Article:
Christmas Meringues

This post is also available in: Italiano

A lot of times you use only the yolk of the egg and the egg white ends up in the trash. Meringues are a great way to use those leftover egg whites. For Christmas 2012 many cooking magazines presented meringues as the base for dessert. While browsing these recipes and I came up with an idea to make a small Christmas tree. I used a drop of green food color to give the appearance of a tree. I only use one drop because in principle I disagree with the use of food colorings. The color is a pale green, almost light blue, you should then let the natural ivory color shine through. For this reason, I propose that the recipe does not contain a lot of extra ingredients in the food coloring.



















Preparation time: 20 minutes | Cooking time: 2 hours
For 8 people

4 egg whites
1 cup of sugar
1 tablespoon of apple cider vinegar or white wine
1 tablespoon of cornstarch
1 pinch of salt
1 teaspoon of vanilla extract
18 fl oz of heavy cream for whipping cream
2 tablespoons sugar
1 pomegranate

  1. Beat the egg whites with a pinch of salt using an electric whisk or kitchen aid mixter. When the egg begins to mount, slowly add more sugar. Mix until the egg whites take on a very firm consistency. Add a tablespoon of vinegar and when the cornstarch is well incorporated. Mix the egg whites for a few more minutes.
  2. Cover two baking sheets with parchment paper.
  3. In a pastry bag, place a wide-mouth nozzle for decoration.
    Draw a circle about 20 cm, to be filled with the meringues (it will be the base).
    With the remaining meringue make many small rectangles with a side upturned tuft to simulate the branches of the fir tree. These rectangles are spaced because during cooking the meringues increases a bit and are likely to touch and break at the time of division.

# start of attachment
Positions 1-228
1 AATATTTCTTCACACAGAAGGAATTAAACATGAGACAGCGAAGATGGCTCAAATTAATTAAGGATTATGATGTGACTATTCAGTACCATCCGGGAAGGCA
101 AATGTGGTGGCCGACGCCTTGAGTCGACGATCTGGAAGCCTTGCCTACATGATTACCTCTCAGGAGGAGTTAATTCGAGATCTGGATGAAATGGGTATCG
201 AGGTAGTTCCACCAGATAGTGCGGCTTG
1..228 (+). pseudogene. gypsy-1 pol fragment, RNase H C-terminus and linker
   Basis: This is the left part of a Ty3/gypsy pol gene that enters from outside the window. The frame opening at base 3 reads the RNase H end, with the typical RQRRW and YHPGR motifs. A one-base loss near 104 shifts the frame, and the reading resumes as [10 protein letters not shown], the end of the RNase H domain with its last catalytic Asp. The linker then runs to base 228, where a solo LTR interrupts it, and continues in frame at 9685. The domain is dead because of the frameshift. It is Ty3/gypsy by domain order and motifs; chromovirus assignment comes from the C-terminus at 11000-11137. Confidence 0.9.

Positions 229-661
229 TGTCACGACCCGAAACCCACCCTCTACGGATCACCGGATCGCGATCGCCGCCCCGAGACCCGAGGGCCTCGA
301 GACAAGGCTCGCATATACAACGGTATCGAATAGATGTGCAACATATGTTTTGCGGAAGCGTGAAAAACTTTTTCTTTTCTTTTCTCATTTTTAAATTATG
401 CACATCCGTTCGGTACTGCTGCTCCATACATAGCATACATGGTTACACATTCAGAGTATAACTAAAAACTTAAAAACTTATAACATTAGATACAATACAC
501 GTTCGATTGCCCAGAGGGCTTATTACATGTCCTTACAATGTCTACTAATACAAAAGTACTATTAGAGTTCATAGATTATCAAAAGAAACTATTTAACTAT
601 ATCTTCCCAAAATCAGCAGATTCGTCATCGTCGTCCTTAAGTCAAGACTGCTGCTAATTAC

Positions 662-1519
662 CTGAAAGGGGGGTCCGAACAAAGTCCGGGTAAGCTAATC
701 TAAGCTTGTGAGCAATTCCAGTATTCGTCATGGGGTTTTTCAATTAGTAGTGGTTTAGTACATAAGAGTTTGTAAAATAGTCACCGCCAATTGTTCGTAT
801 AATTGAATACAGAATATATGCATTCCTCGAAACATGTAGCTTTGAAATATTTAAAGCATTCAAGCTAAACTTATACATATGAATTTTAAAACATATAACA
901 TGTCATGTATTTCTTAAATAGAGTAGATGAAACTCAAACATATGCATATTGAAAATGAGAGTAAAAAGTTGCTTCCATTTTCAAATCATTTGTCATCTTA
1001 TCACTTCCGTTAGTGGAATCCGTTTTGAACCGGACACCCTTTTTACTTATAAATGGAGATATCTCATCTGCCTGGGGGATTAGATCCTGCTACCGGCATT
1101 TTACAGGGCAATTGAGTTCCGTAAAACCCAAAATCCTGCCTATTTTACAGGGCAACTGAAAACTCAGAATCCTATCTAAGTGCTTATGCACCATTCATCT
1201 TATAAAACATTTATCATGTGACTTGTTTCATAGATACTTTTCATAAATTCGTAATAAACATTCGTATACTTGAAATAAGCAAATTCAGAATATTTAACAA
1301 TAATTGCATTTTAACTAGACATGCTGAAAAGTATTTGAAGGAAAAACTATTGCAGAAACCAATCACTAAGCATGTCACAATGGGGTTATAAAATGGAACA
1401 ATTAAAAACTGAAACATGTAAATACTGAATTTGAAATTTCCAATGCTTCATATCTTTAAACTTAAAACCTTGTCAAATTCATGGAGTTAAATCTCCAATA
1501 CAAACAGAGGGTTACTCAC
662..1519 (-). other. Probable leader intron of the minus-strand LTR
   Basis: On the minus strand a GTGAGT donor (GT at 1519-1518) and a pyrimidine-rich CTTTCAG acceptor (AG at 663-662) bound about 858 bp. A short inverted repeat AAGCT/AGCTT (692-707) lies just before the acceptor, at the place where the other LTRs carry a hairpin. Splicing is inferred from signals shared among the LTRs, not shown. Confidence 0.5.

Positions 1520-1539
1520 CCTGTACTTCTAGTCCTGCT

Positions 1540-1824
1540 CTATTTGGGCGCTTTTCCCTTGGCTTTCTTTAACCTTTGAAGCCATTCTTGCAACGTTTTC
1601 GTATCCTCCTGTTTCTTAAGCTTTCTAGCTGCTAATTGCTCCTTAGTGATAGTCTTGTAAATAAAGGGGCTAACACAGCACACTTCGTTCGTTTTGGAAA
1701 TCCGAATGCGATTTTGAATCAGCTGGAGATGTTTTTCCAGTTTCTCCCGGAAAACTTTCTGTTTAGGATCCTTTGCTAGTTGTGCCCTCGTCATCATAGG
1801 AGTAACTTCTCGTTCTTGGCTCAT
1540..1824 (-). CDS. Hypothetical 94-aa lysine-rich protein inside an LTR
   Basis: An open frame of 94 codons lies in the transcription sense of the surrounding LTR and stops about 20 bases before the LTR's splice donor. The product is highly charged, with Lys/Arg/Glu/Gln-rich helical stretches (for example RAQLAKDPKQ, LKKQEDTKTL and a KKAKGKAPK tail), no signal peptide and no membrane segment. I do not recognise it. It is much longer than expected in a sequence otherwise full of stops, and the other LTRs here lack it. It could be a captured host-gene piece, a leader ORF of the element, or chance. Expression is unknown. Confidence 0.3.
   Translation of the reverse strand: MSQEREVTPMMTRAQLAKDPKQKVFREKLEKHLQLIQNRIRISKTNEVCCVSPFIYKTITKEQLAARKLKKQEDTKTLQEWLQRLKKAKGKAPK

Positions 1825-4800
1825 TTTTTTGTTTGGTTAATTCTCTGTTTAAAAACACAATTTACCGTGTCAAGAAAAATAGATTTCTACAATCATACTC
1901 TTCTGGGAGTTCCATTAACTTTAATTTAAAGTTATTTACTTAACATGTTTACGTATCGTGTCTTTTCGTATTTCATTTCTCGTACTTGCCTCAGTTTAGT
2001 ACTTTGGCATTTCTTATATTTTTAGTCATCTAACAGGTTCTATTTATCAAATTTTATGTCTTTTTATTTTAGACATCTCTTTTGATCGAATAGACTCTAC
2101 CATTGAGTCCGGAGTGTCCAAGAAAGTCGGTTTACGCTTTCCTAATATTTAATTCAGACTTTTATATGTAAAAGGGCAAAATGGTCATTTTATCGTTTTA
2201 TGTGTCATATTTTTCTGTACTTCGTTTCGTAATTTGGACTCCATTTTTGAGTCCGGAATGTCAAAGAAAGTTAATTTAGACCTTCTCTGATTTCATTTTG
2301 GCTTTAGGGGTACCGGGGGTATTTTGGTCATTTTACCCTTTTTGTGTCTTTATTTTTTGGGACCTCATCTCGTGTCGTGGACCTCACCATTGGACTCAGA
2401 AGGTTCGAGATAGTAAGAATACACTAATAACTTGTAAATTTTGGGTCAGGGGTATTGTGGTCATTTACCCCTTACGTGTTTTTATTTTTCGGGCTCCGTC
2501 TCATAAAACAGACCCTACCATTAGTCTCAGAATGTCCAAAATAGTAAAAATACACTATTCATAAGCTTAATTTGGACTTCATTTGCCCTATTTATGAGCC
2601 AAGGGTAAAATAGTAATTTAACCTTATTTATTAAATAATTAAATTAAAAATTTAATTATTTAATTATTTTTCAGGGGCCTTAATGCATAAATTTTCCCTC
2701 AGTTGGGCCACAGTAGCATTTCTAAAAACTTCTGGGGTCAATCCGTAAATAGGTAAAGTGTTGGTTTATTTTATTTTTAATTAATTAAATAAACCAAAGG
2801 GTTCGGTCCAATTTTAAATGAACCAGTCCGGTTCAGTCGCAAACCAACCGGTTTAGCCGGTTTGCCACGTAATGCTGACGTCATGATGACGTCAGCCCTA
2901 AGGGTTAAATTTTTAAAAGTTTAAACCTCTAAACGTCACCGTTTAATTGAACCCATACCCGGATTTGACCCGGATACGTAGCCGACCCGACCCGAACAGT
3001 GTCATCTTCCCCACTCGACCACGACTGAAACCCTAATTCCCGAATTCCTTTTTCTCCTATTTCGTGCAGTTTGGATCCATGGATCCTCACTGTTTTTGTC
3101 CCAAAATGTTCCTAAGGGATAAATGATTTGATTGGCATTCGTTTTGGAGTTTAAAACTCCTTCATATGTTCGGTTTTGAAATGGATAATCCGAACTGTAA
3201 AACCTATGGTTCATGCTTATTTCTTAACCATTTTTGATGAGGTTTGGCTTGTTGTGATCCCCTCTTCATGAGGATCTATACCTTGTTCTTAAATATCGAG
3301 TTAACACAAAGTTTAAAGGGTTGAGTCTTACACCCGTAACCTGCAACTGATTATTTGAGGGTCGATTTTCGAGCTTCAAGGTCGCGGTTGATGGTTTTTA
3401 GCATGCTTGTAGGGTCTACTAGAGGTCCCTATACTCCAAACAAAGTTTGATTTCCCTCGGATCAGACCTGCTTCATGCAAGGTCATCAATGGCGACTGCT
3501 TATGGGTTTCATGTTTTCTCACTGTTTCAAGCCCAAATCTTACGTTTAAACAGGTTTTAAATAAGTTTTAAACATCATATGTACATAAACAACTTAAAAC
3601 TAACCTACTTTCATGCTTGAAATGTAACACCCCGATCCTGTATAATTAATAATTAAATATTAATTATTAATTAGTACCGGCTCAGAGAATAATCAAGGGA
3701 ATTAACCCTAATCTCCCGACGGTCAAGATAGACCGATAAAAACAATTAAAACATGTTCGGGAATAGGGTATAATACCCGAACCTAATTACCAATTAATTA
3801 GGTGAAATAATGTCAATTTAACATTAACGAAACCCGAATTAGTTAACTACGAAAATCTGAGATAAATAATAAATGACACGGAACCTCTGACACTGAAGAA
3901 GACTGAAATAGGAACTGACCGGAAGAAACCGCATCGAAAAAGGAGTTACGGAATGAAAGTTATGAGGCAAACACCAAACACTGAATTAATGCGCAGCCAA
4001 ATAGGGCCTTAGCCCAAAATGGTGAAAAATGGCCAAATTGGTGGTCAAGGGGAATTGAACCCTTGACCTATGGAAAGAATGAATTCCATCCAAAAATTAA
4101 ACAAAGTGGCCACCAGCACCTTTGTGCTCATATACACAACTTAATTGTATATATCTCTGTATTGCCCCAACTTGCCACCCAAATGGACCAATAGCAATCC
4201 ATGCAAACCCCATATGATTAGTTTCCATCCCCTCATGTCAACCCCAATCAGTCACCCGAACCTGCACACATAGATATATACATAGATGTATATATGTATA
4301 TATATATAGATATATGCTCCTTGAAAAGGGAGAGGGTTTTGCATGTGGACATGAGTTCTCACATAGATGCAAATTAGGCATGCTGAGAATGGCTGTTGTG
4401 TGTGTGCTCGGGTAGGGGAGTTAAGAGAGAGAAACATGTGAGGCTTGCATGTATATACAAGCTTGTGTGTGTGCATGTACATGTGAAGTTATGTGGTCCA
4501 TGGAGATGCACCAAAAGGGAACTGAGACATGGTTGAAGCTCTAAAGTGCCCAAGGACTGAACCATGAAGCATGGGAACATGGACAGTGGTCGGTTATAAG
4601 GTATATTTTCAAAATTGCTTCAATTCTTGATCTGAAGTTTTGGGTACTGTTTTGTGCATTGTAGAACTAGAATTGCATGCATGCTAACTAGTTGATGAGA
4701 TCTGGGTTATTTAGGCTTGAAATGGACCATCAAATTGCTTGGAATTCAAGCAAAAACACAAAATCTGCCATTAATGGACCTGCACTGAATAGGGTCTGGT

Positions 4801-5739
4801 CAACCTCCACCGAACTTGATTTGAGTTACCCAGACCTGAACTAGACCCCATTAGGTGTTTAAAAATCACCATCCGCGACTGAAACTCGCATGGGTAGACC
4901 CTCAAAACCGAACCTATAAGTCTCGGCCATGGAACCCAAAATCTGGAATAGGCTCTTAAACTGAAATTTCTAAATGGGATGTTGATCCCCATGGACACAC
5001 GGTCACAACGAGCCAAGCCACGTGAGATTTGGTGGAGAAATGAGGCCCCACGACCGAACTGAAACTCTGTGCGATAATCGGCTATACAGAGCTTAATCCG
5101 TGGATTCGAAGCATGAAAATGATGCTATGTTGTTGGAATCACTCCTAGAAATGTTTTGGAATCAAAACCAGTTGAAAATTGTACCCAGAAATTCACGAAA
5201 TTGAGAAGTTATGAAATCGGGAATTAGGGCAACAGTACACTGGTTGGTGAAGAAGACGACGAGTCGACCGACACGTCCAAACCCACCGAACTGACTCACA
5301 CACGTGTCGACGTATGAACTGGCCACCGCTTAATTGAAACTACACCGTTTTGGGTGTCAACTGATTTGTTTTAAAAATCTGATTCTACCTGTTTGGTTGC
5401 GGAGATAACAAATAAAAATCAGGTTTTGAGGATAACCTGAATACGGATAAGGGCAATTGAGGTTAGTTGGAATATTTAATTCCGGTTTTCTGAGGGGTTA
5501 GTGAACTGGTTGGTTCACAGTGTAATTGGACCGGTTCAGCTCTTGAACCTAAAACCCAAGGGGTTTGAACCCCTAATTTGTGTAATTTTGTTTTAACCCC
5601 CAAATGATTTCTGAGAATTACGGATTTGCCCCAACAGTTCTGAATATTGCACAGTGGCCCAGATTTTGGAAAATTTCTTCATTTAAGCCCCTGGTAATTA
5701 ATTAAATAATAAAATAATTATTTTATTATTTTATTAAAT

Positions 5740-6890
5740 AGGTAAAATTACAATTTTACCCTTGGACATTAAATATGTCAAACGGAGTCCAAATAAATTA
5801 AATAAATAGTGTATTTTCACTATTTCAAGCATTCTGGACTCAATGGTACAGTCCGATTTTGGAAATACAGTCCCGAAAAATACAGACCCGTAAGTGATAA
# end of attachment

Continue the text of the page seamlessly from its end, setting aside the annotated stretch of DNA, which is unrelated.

4. Finally, do a bunch of three layers that will simulate the top of the tree.
    Insert the trays in the oven at 225 F (the lowest temperature on your oven). Leave in the oven for about two hours. Every 30 minutes, check the meringues and open the oven door. This opening will facilitate the release of moisture and therefore the success of the meringues. After this time, turn off the oven and leave them in the oven for 8-10 hours to dry out.
  5. Prepare the dessert just a few minutes before bringing to the table otherwise the meringue will humidify and melt.
  6. Remove the pomegranate seeds (cutting it in half and hitting it with a wooden spoon over a bowl) and store the seeds in a small bowl.
  7. Whip the whipping cream and when it is mounted add 1 tablespoon of sugar.
    Place the basis of meringue on a cake stand. Put on a little whipped cream, still above the branches in a circle and continue alternating cream and twigs as in the photo, and finish with a tuft of three layers.
  8. Drop tuffs of the whipped cream that stick out and dot with pomegranate seeds. Place a spoonful of sugar and sprinkle over the meringue like fallen snow. Serve immediately.


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